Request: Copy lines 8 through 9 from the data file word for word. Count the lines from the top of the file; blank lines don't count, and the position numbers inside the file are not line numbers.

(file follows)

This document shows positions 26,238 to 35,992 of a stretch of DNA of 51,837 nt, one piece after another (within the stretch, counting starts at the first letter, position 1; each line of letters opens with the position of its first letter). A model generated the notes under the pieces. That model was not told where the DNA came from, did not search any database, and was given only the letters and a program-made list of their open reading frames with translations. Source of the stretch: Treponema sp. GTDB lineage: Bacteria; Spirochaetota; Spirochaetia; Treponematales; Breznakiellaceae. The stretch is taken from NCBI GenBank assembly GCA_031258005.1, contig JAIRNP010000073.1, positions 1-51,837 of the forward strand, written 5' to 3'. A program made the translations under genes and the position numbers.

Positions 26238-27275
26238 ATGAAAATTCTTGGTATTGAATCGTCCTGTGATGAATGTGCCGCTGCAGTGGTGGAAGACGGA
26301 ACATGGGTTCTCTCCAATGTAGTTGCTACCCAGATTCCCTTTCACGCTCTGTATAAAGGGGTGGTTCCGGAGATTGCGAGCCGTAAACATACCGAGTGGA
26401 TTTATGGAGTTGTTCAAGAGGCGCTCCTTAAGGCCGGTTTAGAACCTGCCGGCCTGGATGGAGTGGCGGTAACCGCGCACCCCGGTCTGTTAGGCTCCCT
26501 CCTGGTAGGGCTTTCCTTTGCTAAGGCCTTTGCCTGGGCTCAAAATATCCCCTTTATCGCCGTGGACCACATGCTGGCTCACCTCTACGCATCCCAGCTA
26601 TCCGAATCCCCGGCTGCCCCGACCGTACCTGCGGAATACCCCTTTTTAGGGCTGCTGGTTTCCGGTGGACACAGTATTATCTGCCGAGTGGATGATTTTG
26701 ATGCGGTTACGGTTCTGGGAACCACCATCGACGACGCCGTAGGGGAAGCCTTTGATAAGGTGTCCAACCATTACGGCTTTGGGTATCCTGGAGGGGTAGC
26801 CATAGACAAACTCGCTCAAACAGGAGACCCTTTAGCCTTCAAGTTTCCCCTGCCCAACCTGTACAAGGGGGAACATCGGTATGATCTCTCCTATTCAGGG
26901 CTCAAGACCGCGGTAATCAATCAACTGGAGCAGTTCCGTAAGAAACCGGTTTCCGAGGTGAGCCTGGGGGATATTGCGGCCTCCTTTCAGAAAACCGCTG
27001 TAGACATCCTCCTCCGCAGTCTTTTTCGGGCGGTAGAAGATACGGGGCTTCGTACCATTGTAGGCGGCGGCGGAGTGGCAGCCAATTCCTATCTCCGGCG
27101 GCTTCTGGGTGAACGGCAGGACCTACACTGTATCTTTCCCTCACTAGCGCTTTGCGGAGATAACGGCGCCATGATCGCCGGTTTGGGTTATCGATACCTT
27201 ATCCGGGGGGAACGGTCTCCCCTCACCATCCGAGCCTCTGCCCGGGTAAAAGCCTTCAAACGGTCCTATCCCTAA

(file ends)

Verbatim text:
26701 ATGCGGTTACGGTTCTGGGAACCACCATCGACGACGCCGTAGGGGAAGCCTTTGATAAGGTGTCCAACCATTACGGCTTTGGGTATCCTGGAGGGGTAGC
26801 CATAGACAAACTCGCTCAAACAGGAGACCCTTTAGCCTTCAAGTTTCCCCTGCCCAACCTGTACAAGGGGGAACATCGGTATGATCTCTCCTATTCAGGG